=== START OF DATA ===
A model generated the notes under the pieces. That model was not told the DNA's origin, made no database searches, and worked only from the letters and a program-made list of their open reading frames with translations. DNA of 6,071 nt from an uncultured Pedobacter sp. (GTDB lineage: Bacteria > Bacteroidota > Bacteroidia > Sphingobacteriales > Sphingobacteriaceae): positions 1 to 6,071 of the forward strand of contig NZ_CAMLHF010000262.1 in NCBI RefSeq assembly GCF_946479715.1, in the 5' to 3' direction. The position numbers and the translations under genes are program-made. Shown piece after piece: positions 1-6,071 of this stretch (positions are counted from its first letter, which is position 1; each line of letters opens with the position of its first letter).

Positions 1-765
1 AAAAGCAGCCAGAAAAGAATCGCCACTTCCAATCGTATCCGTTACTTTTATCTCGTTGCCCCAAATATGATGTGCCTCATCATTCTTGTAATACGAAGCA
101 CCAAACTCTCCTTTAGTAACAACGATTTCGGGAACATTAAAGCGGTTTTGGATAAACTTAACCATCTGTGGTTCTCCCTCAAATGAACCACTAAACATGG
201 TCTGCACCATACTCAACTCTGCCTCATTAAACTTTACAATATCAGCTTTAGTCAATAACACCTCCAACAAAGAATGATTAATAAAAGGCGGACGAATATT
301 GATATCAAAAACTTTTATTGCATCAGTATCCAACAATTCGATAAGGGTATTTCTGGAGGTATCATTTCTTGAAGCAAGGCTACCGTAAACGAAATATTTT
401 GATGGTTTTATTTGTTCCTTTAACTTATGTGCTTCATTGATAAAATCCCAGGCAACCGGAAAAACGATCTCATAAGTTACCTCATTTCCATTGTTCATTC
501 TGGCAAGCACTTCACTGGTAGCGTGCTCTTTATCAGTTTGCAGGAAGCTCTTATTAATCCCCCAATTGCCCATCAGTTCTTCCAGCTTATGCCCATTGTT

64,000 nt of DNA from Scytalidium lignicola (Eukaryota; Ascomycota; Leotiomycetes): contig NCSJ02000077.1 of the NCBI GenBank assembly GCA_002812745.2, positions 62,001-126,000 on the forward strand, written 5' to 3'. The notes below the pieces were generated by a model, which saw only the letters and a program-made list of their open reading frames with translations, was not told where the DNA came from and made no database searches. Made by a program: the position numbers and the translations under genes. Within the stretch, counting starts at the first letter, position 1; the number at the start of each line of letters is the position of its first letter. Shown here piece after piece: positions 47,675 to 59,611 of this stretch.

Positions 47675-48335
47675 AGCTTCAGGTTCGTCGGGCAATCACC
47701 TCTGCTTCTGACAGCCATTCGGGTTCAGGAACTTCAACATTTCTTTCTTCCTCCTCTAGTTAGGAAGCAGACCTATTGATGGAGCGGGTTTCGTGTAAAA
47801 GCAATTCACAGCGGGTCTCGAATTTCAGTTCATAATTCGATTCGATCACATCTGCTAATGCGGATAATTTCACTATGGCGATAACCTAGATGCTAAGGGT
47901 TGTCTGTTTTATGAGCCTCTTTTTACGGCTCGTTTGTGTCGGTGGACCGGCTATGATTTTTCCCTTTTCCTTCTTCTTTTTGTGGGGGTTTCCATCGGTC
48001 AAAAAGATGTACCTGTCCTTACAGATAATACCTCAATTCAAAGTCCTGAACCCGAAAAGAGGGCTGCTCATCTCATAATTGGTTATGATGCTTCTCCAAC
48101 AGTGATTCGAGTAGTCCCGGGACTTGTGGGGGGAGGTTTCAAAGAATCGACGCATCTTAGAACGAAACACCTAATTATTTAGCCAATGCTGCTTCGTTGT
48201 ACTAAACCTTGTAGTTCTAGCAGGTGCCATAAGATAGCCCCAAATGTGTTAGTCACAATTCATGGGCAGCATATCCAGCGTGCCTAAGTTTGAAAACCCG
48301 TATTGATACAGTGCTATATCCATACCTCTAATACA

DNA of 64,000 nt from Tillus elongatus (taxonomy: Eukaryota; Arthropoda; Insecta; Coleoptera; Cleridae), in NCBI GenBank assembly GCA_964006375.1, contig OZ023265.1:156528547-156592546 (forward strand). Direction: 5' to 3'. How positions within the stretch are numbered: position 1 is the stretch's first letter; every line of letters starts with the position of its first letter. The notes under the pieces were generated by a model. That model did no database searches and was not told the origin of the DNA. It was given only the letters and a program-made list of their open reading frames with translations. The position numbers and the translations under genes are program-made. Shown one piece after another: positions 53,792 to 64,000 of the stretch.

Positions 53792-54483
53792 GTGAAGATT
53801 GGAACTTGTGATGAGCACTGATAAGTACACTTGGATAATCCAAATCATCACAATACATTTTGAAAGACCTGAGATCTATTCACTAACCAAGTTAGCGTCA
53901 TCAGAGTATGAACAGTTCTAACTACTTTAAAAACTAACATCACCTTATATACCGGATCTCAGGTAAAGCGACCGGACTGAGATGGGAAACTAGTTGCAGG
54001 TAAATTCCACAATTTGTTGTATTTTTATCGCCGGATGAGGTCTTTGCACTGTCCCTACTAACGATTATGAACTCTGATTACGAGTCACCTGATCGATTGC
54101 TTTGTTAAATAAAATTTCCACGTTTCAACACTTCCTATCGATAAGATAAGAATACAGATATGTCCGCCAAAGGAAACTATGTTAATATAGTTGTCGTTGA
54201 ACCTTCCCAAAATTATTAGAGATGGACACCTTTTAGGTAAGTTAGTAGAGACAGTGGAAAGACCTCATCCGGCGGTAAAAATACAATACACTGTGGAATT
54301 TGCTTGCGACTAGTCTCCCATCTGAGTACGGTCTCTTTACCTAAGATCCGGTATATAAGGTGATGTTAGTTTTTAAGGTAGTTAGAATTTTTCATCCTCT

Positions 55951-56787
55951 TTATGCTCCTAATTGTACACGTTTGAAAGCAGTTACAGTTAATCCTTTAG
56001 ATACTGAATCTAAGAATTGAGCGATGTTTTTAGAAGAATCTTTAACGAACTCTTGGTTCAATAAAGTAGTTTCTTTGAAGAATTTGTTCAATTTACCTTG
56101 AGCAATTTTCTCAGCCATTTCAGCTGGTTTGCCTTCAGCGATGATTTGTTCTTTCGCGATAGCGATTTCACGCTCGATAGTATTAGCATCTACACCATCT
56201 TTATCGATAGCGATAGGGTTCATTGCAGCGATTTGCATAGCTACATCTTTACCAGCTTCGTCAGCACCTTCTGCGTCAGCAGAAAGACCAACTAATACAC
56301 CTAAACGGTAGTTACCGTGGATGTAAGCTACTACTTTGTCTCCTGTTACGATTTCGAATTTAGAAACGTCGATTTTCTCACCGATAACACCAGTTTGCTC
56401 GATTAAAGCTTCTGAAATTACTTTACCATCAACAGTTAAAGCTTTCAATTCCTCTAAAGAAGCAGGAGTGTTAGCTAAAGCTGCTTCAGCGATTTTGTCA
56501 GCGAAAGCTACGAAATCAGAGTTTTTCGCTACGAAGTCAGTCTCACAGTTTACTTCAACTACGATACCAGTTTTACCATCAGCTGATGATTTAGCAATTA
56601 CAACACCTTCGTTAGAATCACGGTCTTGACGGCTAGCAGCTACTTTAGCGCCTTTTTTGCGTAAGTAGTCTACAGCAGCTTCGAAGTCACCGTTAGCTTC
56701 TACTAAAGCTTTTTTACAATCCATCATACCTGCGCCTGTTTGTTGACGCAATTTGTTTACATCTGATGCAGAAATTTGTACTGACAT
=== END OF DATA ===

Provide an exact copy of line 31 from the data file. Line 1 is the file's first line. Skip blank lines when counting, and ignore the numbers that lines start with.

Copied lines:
56101 AGCAATTTTCTCAGCCATTTCAGCTGGTTTGCCTTCAGCGATGATTTGTTCTTTCGCGATAGCGATTTCACGCTCGATAGTATTAGCATCTACACCATCT